Murray Hardyhead

Craterocephalus fluviatilis
Murray Hardyhead - Marinewise © 2023 MarineWise

Quick Facts

Scientific name Craterocephalus fluviatilis
Other names Mitchellian Hardyhead, Western Crat, Western Freshwater Hardyhead
Size Up to 8 cm (3.14 in)
Weight A few grams


Habitat & AU Distribution Known to inhabit slow-moving rivers, creeks, and billabongs, as well as still or slow-flowing water bodies such as ponds and swamps.
Depth Range 0 - 2 m (6 ft)
Murray Hardyhead Distribution

Interesting Info

  • The Murray Hardyhead is a small freshwater fish found in Australia. Commonly found in the Murray-Darling Basin, which is the largest river system in Australia.
  • The species is usually greenish-brown in colour, with a silver-white underside.
  • The Murray Hardyhead is omnivorous, feeding on a variety of small aquatic invertebrates and plants.
  • They are an omnivore, feeding on a variety of small insects, crustaceans, and algae.
  • They are a shoaling fish and is often found in groups of varying sizes.
  • They are known to spawn during the warmer months of the year (usually from October to March). During the breeding season, male Murray Hardyheads develop a distinctive coloration and may become more aggressive in defending their territory. Females can lay up to 300 eggs, which are usually deposited onto aquatic vegetation or other submerged objects.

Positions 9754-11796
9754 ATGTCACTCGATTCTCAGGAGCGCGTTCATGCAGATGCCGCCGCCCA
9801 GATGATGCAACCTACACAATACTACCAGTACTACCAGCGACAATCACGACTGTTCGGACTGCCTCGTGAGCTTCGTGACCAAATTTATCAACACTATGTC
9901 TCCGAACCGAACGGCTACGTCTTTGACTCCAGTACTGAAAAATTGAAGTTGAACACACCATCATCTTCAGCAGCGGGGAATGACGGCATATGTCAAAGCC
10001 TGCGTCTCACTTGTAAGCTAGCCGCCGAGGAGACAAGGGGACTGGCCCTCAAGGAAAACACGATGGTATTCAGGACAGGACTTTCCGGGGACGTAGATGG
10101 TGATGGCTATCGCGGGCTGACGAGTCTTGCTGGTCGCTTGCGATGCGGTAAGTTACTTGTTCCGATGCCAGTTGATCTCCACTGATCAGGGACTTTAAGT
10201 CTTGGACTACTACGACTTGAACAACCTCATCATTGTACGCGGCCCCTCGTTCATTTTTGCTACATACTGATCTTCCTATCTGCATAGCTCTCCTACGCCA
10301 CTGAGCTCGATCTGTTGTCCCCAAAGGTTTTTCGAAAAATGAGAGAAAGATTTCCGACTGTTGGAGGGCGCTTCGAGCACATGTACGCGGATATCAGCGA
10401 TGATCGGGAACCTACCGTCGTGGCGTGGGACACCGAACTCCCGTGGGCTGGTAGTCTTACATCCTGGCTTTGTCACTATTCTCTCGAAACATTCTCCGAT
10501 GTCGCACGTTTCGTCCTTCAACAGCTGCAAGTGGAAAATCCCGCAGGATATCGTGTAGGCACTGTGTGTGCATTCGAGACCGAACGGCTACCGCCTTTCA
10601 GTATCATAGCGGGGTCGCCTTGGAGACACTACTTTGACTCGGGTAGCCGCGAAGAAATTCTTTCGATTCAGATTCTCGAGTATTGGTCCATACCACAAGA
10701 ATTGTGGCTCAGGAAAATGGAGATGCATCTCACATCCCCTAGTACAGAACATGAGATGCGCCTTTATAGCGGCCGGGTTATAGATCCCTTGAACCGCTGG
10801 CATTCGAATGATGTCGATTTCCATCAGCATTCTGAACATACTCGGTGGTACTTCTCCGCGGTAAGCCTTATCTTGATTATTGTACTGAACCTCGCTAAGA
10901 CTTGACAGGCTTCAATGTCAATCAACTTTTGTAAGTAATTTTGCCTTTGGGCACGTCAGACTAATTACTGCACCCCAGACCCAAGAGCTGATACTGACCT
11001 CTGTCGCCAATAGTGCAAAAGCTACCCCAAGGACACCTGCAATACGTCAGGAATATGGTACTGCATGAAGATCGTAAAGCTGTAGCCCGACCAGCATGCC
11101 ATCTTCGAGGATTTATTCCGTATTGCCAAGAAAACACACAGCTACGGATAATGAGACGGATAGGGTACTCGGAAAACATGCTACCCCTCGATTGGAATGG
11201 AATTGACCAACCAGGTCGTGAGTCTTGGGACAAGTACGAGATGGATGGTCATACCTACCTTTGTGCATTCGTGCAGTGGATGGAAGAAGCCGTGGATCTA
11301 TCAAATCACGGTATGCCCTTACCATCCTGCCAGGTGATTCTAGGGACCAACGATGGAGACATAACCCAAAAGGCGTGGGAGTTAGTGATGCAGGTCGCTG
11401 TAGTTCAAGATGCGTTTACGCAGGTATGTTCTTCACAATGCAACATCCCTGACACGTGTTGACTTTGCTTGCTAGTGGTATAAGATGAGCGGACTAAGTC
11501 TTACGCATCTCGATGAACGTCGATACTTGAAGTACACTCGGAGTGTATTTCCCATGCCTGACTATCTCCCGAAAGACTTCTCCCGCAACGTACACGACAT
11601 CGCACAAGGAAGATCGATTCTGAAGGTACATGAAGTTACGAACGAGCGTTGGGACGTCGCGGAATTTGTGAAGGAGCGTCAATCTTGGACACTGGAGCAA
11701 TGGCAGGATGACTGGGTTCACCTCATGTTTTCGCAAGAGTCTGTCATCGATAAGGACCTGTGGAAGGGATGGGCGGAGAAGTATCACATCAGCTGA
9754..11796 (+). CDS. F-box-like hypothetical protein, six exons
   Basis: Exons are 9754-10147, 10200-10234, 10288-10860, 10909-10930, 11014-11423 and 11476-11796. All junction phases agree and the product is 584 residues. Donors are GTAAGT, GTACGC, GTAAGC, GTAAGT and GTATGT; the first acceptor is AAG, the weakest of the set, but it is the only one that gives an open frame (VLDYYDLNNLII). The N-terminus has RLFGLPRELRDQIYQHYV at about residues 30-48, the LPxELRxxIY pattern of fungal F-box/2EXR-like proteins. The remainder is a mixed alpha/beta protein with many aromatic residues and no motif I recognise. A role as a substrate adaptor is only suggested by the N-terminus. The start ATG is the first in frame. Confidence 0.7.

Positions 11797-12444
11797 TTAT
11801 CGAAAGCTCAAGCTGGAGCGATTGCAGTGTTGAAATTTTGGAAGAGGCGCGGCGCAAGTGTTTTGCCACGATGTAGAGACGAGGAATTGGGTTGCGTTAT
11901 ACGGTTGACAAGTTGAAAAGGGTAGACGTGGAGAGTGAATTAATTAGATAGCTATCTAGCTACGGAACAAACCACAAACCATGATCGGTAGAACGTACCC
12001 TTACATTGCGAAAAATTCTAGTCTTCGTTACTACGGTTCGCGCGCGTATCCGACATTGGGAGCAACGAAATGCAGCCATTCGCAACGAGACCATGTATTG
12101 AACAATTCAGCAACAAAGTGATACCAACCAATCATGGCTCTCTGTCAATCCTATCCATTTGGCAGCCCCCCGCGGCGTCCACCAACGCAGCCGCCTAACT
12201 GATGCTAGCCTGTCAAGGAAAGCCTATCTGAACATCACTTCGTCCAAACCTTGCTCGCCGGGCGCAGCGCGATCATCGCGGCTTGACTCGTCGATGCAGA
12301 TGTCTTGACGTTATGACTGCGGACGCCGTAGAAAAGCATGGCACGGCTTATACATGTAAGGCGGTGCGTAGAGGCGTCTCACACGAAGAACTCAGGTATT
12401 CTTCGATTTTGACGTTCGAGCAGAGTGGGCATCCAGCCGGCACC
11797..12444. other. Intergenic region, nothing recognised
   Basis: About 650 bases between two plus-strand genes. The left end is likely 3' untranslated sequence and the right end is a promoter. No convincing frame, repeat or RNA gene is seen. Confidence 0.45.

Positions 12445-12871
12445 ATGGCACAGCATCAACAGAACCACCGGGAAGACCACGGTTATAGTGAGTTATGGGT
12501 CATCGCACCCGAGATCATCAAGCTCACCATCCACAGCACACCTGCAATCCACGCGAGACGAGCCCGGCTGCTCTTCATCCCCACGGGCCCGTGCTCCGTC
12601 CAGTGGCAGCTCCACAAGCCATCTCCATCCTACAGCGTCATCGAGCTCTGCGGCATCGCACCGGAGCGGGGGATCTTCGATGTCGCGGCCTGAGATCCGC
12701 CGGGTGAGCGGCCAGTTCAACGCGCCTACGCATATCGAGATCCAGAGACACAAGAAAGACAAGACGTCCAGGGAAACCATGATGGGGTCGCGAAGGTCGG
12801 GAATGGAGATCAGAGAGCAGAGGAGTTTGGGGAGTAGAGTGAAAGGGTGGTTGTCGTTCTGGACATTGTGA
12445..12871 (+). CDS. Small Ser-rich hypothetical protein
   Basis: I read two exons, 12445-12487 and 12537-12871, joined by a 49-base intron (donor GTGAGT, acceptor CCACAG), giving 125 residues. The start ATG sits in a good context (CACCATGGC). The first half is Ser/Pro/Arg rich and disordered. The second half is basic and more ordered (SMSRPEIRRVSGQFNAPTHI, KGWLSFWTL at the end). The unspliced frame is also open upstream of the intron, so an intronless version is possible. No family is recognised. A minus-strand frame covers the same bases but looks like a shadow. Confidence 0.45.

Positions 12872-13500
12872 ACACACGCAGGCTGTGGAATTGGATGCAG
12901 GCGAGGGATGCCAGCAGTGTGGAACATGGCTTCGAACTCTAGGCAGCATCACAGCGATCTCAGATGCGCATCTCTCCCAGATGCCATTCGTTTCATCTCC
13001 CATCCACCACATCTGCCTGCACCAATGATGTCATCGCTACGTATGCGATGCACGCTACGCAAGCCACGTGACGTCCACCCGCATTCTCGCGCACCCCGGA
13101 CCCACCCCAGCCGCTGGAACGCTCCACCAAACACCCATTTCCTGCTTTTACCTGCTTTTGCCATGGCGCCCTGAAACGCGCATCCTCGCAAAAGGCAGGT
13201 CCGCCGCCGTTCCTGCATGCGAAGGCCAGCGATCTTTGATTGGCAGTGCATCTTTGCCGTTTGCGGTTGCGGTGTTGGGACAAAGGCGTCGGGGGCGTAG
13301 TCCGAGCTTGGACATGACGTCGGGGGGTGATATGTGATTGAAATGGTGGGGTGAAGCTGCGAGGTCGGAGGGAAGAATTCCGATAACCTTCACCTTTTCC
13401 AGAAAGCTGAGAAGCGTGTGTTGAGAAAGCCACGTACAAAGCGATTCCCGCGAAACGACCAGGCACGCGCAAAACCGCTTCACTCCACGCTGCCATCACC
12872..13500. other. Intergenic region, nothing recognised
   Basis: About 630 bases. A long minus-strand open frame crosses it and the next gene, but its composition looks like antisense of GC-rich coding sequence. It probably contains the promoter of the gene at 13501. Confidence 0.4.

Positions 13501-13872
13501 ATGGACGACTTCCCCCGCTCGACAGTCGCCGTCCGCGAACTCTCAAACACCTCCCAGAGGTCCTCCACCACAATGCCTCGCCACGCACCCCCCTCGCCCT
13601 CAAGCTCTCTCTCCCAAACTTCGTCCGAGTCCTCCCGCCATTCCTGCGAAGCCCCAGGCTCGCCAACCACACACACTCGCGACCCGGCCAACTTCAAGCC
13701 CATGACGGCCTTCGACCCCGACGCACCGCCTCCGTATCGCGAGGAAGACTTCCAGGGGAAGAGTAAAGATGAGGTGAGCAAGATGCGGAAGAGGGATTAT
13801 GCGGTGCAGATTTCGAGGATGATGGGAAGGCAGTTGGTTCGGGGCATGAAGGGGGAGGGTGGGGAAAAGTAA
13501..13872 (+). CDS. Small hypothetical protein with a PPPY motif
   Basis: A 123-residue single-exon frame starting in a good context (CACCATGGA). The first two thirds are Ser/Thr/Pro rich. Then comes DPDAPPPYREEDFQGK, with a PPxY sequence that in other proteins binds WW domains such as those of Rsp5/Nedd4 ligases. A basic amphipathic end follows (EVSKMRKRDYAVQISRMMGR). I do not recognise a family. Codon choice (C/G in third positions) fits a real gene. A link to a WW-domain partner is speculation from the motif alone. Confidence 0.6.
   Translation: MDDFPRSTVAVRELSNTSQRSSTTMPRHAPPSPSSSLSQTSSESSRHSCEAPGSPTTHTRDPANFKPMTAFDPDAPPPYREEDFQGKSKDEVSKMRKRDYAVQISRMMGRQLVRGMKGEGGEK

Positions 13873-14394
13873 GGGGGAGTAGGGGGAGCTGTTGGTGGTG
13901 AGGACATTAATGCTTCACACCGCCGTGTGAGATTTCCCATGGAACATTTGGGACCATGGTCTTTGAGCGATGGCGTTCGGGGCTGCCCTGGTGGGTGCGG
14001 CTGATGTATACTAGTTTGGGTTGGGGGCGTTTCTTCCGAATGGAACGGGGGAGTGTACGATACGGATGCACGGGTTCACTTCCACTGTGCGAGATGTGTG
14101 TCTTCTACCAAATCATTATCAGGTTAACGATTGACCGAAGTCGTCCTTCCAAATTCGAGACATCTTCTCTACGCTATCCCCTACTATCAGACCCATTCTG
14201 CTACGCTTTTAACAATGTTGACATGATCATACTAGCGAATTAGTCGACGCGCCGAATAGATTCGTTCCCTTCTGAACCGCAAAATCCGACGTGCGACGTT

• Their lifespan is estimated to be between 1 – 2 years.
Species Interaction

Minimal Species Contact

Engagement with murray hardyheads are limited due to their vulnerable status in the wild and is largely focused on conservation and protection of the species due to their threatened status.

Scientific Classification

Kingdom: Animalia

Phylum: Chordata

Class: Actinopterygii

Order: Atheriniformes

Family: Atherinidae

Genus: Craterocephalus

Species: Craterocephalus fluviatilis

Conservation Status

The Murray Hardyhead is listed as a “Critically Endangered” species under the Australian Government’s Environment Protection and Biodiversity Conservation Act 1999, and is also listed as “Endangered” under the International Union for Conservation of Nature (IUCN) Red List of Threatened Species.

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